“And Cultivate Thankfulness”

I headed out for a run on the morning of Thanksgiving Monday. Autumn’s rustling, ochre skirts were sodden from the overnight rain but translucent in the morning sun. Earthworms stretched exposed and vulnerable on the dirt path. Green forests were being patched together with pockets of red and yellow. Autumn after autumn, the Artist takes the same-old and inspires awe.

Thanksgiving. Giving thanks. I’m always a little conflicted with this day where we focus on family, friends, health, and food. It can feel trite and shallow. I am indeed grateful for my family, our homey farmhouse, our community, and the river road. My heart was full and brimming over when we gathered around the table and took turns sharing what we are thankful for. But again, I’m brought to this place where I’m gathering up, not only all this goodness but also all this heartache, and sorting out how to be at a place where I can sit with both in my hands. “I only add to the wound of the world when I neglect to give thanks”, (Ann Voskamp).

We set up a harvest display at the church to celebrate this day of thanks giving. I scanned online in vain for a thought-provoking quote to chalk onto the blackboard. Our pastor suggested the text that he would be using in his talk, which was full of potential for thought-provoking lines, but I hesitated using a straight-up Bible verse as it can easily be dismissed or skimmed over. However, Eugene Peterson’s language in The Message has a way of reframing the text, and the line “And cultivate thankfulness” caught my attention.

Cultivate – “try to acquire or develop (a talent, attitude, manner, etc.)” (Oxford Canadian Dictionary). We’re encouraged to acquire a mindset of gratitude. It would seem that gratitude is not a natural aptitude. Why is it easier to point out flaws than it is to accept with graciousness? Maybe pointing out the flaws gives us a sense of being in control rather than being in this place of acceptance?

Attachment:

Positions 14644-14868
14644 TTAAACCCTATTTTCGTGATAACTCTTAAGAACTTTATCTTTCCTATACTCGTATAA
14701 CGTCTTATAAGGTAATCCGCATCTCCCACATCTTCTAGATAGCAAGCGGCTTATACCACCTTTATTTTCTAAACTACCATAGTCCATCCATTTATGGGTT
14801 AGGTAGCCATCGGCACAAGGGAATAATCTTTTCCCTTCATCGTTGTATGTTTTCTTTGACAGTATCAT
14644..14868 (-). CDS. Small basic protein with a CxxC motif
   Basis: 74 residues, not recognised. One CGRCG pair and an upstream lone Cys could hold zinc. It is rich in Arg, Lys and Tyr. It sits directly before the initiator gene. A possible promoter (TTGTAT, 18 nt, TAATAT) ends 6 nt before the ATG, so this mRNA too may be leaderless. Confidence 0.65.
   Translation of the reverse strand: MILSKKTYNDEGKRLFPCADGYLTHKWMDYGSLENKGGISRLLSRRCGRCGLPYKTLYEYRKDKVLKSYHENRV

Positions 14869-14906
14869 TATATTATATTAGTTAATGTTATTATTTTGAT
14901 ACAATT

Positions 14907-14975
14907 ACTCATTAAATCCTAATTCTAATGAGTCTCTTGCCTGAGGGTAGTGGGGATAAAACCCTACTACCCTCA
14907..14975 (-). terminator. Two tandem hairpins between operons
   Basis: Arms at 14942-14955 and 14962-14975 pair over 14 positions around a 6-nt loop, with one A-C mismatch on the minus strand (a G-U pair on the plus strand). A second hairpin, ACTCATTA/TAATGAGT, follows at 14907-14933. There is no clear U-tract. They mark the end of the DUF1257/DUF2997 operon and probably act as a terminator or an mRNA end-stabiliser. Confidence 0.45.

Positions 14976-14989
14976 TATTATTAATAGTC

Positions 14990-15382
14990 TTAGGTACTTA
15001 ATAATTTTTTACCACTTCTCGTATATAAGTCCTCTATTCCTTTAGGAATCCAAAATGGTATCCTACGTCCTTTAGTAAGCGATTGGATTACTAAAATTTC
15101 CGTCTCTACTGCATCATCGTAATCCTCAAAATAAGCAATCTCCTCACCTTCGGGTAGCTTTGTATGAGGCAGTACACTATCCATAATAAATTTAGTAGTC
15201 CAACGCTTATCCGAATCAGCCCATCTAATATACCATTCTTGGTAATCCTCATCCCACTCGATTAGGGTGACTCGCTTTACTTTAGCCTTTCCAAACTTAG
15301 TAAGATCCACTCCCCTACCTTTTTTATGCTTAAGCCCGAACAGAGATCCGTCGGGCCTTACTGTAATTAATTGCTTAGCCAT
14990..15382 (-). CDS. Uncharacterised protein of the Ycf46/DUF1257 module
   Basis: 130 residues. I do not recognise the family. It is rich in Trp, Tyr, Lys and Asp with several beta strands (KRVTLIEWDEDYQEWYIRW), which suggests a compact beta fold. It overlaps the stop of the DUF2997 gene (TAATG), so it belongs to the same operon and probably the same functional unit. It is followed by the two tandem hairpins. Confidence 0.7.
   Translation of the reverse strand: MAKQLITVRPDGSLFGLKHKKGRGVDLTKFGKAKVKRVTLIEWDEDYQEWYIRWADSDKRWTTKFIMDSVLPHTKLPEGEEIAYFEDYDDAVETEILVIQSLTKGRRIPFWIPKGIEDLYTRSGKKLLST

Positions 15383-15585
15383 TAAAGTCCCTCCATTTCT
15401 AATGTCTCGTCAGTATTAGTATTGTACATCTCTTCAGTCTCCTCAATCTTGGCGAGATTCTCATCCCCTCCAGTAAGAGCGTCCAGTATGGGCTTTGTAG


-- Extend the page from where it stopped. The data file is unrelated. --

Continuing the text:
Cultivation is also an agricultural practice. My farming source said that cultivating the soil breaks it open, exposing the soil and allowing it to warm in the sun. Cultivation is also used as a technique to control the growth of weeds, uprooting them from their parasitic existence. As well, cultivation is used to work the spread manure into a field to maximize its affect and as an act of consideration to the neighbours.

Could it be that cultivating an attitude of thoughtful thankfulness can then cultivate our interior soil? Might mindful gratitude break apart the hard clods of small-mindedness that need to air and warm up? Does recognition of what is and lack of resistance to it open us to a fertilizing affect?

The word ‘thankful’ is often linked together with the word ‘for’. Maybe that’s where I get tripped up. I’m thankful beyond measure for my family, but if I didn’t have family, I probably wouldn’t be saying I’m thankful for my lack of family. So thankfulness, which is often associated with something or someone, can sit outside of that association and be present in lack? Gratitude then need not be related to cause and effect; it seems it can be cultivated as a way of being. It is not a means to an end, but rather a place of vulnerability.

The cadence of my footfalls is rhythmic. A blue jay stirs and raucously sounds the alarm. When I pause to notice, when gratefulness wells up, when I’m present in the welling up, then I feel a sense of being awake to a Greatness that is a gentle whisper in all that is.